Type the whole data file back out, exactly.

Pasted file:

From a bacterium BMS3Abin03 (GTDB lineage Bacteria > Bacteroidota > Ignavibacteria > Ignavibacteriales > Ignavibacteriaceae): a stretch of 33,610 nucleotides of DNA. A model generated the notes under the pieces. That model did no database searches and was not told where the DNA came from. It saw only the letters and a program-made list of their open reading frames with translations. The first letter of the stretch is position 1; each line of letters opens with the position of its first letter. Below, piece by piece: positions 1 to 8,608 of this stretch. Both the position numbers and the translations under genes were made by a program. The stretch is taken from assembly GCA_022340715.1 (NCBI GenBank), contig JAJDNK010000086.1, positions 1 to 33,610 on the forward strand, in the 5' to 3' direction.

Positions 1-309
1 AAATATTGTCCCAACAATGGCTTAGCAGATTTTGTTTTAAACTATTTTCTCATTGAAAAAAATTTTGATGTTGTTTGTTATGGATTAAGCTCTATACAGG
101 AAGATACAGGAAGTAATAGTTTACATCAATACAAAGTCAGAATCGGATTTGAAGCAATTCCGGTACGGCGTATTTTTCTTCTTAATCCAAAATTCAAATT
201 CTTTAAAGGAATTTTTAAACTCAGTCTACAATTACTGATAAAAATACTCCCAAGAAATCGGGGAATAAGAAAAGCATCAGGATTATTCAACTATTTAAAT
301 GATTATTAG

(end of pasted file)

From a bacterium BMS3Abin03 (GTDB lineage Bacteria > Bacteroidota > Ignavibacteria > Ignavibacteriales > Ignavibacteriaceae): a stretch of 33,610 nucleotides of DNA. A model generated the notes under the pieces. That model did no database searches and was not told where the DNA came from. It saw only the letters and a program-made list of their open reading frames with translations. The first letter of the stretch is position 1; each line of letters opens with the position of its first letter. Below, piece by piece: positions 1 to 8,608 of this stretch. Both the position numbers and the translations under genes were made by a program. The stretch is taken from assembly GCA_022340715.1 (NCBI GenBank), contig JAJDNK010000086.1, positions 1 to 33,610 on the forward strand, in the 5' to 3' direction.

Positions 1-309
1 AAATATTGTCCCAACAATGGCTTAGCAGATTTTGTTTTAAACTATTTTCTCATTGAAAAAAATTTTGATGTTGTTTGTTATGGATTAAGCTCTATACAGG
101 AAGATACAGGAAGTAATAGTTTACATCAATACAAAGTCAGAATCGGATTTGAAGCAATTCCGGTACGGCGTATTTTTCTTCTTAATCCAAAATTCAAATT
201 CTTTAAAGGAATTTTTAAACTCAGTCTACAATTACTGATAAAAATACTCCCAAGAAATCGGGGAATAAGAAAAGCATCAGGATTATTCAACTATTTAAAT
301 GATTATTAG